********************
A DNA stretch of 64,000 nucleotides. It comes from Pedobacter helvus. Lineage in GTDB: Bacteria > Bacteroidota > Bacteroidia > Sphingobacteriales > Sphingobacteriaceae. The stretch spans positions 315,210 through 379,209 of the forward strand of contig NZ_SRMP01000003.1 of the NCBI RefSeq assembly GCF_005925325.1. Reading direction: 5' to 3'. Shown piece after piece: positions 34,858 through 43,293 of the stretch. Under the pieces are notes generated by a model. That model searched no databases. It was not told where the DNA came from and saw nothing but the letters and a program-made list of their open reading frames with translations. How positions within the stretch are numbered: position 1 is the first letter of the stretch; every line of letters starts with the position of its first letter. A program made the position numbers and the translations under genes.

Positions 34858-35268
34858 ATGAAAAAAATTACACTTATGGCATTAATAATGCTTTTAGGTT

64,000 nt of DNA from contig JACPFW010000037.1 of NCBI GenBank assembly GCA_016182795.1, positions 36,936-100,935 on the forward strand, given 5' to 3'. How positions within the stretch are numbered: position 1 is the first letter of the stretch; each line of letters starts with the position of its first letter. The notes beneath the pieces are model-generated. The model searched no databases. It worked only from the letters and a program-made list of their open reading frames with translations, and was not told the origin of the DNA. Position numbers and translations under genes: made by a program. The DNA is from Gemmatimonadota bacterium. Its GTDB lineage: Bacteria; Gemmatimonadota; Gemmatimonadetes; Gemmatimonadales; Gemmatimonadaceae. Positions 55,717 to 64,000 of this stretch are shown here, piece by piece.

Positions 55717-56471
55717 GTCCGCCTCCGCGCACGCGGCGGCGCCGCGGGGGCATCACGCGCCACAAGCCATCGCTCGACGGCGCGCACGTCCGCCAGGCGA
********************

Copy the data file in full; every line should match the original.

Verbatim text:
A DNA stretch of 64,000 nucleotides. It comes from Pedobacter helvus. Lineage in GTDB: Bacteria > Bacteroidota > Bacteroidia > Sphingobacteriales > Sphingobacteriaceae. The stretch spans positions 315,210 through 379,209 of the forward strand of contig NZ_SRMP01000003.1 of the NCBI RefSeq assembly GCF_005925325.1. Reading direction: 5' to 3'. Shown piece after piece: positions 34,858 through 43,293 of the stretch. Under the pieces are notes generated by a model. That model searched no databases. It was not told where the DNA came from and saw nothing but the letters and a program-made list of their open reading frames with translations. How positions within the stretch are numbered: position 1 is the first letter of the stretch; every line of letters starts with the position of its first letter. A program made the position numbers and the translations under genes.

Positions 34858-35268
34858 ATGAAAAAAATTACACTTATGGCATTAATAATGCTTTTAGGTT

64,000 nt of DNA from contig JACPFW010000037.1 of NCBI GenBank assembly GCA_016182795.1, positions 36,936-100,935 on the forward strand, given 5' to 3'. How positions within the stretch are numbered: position 1 is the first letter of the stretch; each line of letters starts with the position of its first letter. The notes beneath the pieces are model-generated. The model searched no databases. It worked only from the letters and a program-made list of their open reading frames with translations, and was not told the origin of the DNA. Position numbers and translations under genes: made by a program. The DNA is from Gemmatimonadota bacterium. Its GTDB lineage: Bacteria; Gemmatimonadota; Gemmatimonadetes; Gemmatimonadales; Gemmatimonadaceae. Positions 55,717 to 64,000 of this stretch are shown here, piece by piece.

Positions 55717-56471
55717 GTCCGCCTCCGCGCACGCGGCGGCGCCGCGGGGGCATCACGCGCCACAAGCCATCGCTCGACGGCGCGCACGTCCGCCAGGCGA